a flow path being defined by said pressurized reservoir, said pneumatic two-stage diaphragm valve assembly, and said dispensing nozzle, said flow path having a low hold-up volume and having materials sufficient to withstand said chemical solution, said stop portion being movable from a closed position sealing said flow path to an open position unsealing said flow path by a pneumatic pressure, and being returned to said closed position upon removal of said pneumatic pressure, said chemical solution being dispensable into said semiconductor coat/develop track machine at said dispensing nozzle from said pressurized reservoir in said open position, and said suck-back portion being movable from a first position when said stop portion is in said closed position to a second position when said stop portion is in said open position by said pneumatic pressure, and being returned to said first position upon removal of said pneumatic pressure to suck-back said chemical solution in said flow path at said nozzle.
2. The low volume dispense unit of claim 1, wherein said pressurized reservoir is a pneumatic syringe receiving being pressurizeable from a source of incompressible fluid of said semiconductor coat/develop track machine.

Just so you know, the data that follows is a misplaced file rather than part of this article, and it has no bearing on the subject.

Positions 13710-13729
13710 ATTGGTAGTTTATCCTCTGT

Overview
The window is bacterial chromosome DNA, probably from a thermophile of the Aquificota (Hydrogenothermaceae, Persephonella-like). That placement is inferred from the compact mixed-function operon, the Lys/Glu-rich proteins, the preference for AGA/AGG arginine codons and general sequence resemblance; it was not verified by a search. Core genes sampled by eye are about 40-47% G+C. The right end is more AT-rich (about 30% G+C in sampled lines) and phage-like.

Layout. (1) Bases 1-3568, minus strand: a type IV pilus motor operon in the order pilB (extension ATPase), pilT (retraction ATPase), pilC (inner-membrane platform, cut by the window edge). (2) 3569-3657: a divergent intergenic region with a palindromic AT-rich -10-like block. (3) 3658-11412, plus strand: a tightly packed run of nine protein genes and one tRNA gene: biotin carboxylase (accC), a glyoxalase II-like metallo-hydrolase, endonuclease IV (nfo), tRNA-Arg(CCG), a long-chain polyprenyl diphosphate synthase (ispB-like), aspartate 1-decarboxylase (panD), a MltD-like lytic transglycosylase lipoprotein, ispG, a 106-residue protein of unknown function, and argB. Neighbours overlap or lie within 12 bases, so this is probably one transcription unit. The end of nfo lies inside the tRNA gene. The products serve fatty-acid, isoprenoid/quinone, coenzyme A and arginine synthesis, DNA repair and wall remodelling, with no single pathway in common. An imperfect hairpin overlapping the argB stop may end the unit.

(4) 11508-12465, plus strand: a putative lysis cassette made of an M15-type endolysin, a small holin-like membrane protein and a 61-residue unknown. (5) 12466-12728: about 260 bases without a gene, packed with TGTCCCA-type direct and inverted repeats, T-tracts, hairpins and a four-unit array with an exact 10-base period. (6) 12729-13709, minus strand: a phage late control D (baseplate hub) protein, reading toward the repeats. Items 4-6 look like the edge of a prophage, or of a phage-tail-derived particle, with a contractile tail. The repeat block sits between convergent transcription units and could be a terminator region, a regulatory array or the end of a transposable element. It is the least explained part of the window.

3. The low volume dispensing unit of claim 2, wherein said pneumatic pressure is provideable to said pneumatic valve assembly from said source of incompressible fluid.
4. The low volume dispensing unit of claim 3, wherein said source of incompressible fluid is a source of nitrogen.
5. The low volume dispensing unit of claim 1, wherein said flow path is selected from the group consisting of polyethylene based materials and fluoropolymer based materials.
6. The low volume dispensing unit of claim 1, wherein said low hold-up volume is about 30 cubic centimeters.
7. The low volume dispensing unit of claim 5, wherein said flow path has an internal diameter of at least ⅛ inch.
8. The low volume dispensing unit of claim 5, wherein said flow path includes a filter disposed between and in fluid communication with said reservoir and said stop portion.
9. The low volume dispensing unit of claim 8, wherein said filter removes particles having a particle size larger than about 0.05 microns from said chemical solution.
10. An apparatus for dispensing a chemical solution in the small-scale manufacture of semiconductors, comprising:
a stand connectable to a semiconductor coat/develop track machine, said semiconductor coat/develop track machine having a source of incompressible fluid and a control circuit;
a pneumatic syringe of a chemical solution, said pneumatic syringe being connectable to said source of incompressible fluid to receive a dispensing pressure;